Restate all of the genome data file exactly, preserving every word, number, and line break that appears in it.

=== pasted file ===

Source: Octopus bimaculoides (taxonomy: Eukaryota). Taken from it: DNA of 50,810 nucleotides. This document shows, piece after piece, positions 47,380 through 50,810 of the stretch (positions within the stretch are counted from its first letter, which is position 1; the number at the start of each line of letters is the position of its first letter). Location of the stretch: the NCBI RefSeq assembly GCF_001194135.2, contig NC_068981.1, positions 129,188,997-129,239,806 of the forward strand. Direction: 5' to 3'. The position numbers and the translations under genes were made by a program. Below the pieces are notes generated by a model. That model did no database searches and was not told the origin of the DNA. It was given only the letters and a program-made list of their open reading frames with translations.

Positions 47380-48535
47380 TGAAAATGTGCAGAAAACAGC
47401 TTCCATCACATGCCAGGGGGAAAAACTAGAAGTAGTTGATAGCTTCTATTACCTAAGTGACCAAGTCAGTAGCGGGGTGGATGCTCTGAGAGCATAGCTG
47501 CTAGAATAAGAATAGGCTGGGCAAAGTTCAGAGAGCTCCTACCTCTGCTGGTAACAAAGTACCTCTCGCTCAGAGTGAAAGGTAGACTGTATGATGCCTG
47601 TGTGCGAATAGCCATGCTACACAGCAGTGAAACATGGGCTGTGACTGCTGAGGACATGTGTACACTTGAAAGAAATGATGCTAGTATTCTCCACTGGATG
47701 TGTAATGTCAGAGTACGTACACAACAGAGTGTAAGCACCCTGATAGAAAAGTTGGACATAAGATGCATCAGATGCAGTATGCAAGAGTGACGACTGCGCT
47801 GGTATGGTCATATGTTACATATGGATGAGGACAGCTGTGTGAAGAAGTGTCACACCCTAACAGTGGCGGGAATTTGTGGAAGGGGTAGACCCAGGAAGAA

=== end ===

Source: Octopus bimaculoides (taxonomy: Eukaryota). Taken from it: DNA of 50,810 nucleotides. This document shows, piece after piece, positions 47,380 through 50,810 of the stretch (positions within the stretch are counted from its first letter, which is position 1; the number at the start of each line of letters is the position of its first letter). Location of the stretch: the NCBI RefSeq assembly GCF_001194135.2, contig NC_068981.1, positions 129,188,997-129,239,806 of the forward strand. Direction: 5' to 3'. The position numbers and the translations under genes were made by a program. Below the pieces are notes generated by a model. That model did no database searches and was not told the origin of the DNA. It was given only the letters and a program-made list of their open reading frames with translations.

Positions 47380-48535
47380 TGAAAATGTGCAGAAAACAGC
47401 TTCCATCACATGCCAGGGGGAAAAACTAGAAGTAGTTGATAGCTTCTATTACCTAAGTGACCAAGTCAGTAGCGGGGTGGATGCTCTGAGAGCATAGCTG
47501 CTAGAATAAGAATAGGCTGGGCAAAGTTCAGAGAGCTCCTACCTCTGCTGGTAACAAAGTACCTCTCGCTCAGAGTGAAAGGTAGACTGTATGATGCCTG
47601 TGTGCGAATAGCCATGCTACACAGCAGTGAAACATGGGCTGTGACTGCTGAGGACATGTGTACACTTGAAAGAAATGATGCTAGTATTCTCCACTGGATG
47701 TGTAATGTCAGAGTACGTACACAACAGAGTGTAAGCACCCTGATAGAAAAGTTGGACATAAGATGCATCAGATGCAGTATGCAAGAGTGACGACTGCGCT
47801 GGTATGGTCATATGTTACATATGGATGAGGACAGCTGTGTGAAGAAGTGTCACACCCTAACAGTGGCGGGAATTTGTGGAAGGGGTAGACCCAGGAAGAA